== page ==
This legume is extremely drought tolerant and loves the heat. Because of this, the black-eyed pea grows best in the southern states and is widely used in southern cuisine. George Washington Carer was a major advocate of the black-eyed pea because it naturally replenishes.
Black Eyed Peas History
Black Eyed Peas (AKA cowpea) This legume is extremely drought tolerant and loves the heat. Because of this, the black-eyed pea grows best in the southern states and is widely used in southern cuisine. George Washington Carer was a major advocate of the black-eyed pea because it naturally replenishes the soil with nitrogen and has great nutritional value.
How To Grow Black Eyed Pea Seeds
Once germinated, peas will climb a fence or trellis to anywhere between 2 and 8 feet tall, depending on the variety. Prepare supports ahead of time, taking into consideration the mature height of the pea variety (which should be listed on the seed packet). Water sparsely unless the plants are wilting. If the weather is dry, water them periodically. Do not let plants dry out, or no pods will be produced. Keep the pea bed well weeded, but be careful using weeding tools such as hoes because peas are shallow rooted.
To avoid disturbing fragile roots, gently remove intrusive weeds by hand. It’s best to rotate pea crops every year or two to avoid a buildup of soil-borne diseases. In between pea plantings, plant other vegetables to take advantage of the nitrogen-rich soil that peas leave behind (they are a nitrogen-fixing legume). Peas are best grown in temperatures below 70°F (21°C). Once temperatures get above 80°F (27°C), peas tend to stop producing pods or the pods become tougher.
Preserving And Storing Black Eyed Pea Seeds
There are some veggies that aren’t the greatest out of the freezer, but green beans aren’t one of them! Freezing is a much better way to preserve the sweet taste and tender texture of fresh peas than pressure canning is. It also preserves more of the nutrients in this healthy vegetable than canning does.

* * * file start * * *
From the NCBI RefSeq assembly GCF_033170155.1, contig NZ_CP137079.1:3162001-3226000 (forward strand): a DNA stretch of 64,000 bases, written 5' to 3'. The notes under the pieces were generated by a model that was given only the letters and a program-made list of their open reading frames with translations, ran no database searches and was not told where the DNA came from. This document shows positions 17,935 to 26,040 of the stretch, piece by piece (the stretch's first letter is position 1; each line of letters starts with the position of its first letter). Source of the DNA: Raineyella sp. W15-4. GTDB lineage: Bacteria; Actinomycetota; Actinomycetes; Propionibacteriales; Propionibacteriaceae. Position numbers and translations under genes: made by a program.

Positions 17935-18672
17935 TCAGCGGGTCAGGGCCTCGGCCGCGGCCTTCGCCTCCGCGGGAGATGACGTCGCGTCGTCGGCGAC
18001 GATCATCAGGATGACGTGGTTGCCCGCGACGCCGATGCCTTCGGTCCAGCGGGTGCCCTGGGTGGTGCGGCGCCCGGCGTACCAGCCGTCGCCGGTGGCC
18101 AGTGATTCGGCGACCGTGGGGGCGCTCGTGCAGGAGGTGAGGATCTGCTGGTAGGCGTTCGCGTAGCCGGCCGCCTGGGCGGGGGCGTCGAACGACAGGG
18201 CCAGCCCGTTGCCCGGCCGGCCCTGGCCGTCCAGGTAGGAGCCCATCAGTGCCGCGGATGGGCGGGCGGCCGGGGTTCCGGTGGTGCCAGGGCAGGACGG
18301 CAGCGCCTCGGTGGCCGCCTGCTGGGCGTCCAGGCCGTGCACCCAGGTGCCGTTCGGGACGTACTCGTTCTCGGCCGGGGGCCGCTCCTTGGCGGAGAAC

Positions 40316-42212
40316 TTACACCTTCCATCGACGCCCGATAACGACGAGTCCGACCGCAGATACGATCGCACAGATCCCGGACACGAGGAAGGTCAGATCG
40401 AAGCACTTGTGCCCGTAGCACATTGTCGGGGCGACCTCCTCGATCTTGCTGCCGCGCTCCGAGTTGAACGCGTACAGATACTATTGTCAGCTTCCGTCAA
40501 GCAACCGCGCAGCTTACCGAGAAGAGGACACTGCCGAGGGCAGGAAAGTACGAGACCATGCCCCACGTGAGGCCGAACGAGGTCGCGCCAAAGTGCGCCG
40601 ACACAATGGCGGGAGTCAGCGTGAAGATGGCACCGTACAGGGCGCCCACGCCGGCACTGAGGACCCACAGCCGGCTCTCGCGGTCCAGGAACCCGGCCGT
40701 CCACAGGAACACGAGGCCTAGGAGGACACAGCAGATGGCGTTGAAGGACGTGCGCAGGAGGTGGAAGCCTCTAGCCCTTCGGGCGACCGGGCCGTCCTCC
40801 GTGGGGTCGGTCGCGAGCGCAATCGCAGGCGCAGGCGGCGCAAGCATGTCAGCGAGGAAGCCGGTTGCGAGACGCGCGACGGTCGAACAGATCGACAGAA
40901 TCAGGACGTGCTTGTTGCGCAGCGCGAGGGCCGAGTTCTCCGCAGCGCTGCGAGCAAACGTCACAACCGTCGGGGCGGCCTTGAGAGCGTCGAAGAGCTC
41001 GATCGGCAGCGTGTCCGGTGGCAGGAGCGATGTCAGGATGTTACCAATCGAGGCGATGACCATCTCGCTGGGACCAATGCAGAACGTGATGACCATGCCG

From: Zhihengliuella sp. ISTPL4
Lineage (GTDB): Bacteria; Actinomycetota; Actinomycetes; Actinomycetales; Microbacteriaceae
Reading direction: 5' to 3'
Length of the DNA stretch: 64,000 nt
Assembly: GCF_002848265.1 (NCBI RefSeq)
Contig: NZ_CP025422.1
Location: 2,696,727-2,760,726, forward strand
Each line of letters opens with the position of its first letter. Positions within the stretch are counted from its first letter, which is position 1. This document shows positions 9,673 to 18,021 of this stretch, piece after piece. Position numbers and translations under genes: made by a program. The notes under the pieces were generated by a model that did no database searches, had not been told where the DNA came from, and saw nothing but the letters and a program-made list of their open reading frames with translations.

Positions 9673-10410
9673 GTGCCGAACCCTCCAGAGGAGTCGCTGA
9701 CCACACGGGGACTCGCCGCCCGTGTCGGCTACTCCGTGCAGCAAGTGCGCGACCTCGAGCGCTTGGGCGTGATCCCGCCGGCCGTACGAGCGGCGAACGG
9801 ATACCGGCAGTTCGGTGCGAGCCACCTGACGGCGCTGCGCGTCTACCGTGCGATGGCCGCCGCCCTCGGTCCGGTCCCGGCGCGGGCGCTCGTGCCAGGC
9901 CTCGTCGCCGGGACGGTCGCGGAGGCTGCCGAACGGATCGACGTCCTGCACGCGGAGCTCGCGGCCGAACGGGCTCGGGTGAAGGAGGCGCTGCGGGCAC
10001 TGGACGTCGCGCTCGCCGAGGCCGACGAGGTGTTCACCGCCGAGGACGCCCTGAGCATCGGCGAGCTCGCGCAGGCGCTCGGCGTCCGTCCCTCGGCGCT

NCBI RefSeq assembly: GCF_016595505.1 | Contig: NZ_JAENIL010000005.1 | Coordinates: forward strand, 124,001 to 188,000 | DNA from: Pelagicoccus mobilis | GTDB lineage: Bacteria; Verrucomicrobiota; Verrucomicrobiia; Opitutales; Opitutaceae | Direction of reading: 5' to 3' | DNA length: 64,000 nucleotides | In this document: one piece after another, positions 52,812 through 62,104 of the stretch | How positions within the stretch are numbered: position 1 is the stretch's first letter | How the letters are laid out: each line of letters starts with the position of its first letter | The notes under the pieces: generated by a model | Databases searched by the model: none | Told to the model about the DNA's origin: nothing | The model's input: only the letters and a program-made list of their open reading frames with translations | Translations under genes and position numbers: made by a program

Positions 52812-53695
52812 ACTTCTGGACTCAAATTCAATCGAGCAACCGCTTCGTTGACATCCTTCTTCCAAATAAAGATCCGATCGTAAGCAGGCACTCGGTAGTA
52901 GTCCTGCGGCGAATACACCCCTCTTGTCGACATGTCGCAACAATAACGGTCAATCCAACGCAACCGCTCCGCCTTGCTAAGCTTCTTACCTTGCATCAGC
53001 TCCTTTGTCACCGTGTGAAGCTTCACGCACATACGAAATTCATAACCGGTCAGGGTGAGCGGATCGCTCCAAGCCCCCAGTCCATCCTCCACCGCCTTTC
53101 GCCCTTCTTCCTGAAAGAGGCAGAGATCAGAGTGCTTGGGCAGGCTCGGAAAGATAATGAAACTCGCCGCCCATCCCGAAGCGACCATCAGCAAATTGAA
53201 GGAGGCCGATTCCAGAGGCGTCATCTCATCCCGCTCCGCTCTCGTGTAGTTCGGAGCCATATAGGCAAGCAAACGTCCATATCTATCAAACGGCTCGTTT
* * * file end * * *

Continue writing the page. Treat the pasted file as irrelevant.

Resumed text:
This easy green Pea Salad is an old fashioned classic recipe served cold and enjoyed all year round. Made with bacon, cheddar cheese, red onions, and a sweet dressing, all in one bowl and in only 15 minutes!
Cow peas are seeds that come from a legume plant, but they are most often consumed as a starchy vegetable. Peas are fairly low in calories and contain several vitamins, minerals and antioxidants. They’re also high in fiber and protein. They are a very filling food, mostly due to the high amounts of protein and fiber they contain. Cow peas have a low glycemic index and are rich in fiber and protein, all of which are important factors for blood sugar control. Peas are rich in fiber, which benefits digestion by maintaining the flow of waste through your digestive tract and keeping gut bacteria healthy.
Other Pea Varieties Worth Checking Out
Little Marvel peas are a dependable variety introduced in 1908, known for fine quality and excellent yields. At the time it was called American Wonder, but its roots (forgive the pun) were purely British. Little Marvel is a cross between two British varieties, Daisy and William Hurst. It exceeded even the greatest expectations for this cultivar, because Little Marvel plants were only 15-20 inches tall, usually requiring no trellising, but these little plants were prolific producers which produced over a very long season. Since its introduction it has continually been one of the most popular shelling peas available.
Green Arrow Peas are a shelling pea variety, which means its pods should be allowed to grow to maturity before being harvested, then the shells should be removed and only the peas inside eaten. At their biggest, these pods grow to about 5 inches (13 cm.) in length, with 10 to 11 peas inside. The plant grows in a vining habit but is small as peas go, usually reaching only 24 to 28 inches (61-71 cm.) in height. It is resistant to both fusarium wilt and powdery mildew. Its pods usually grow in pairs and reach maturity in 68 to 70 days. The pods are easy to harvest and shell, and the peas inside are bright green, tasty, and excellent for eating fresh, canning, and freezing. Click here to learn more about green arrow peas.
Packet (150 seeds), 4 oz., Eight Ounces, Five Pounds, One Pound, Ten Pounds
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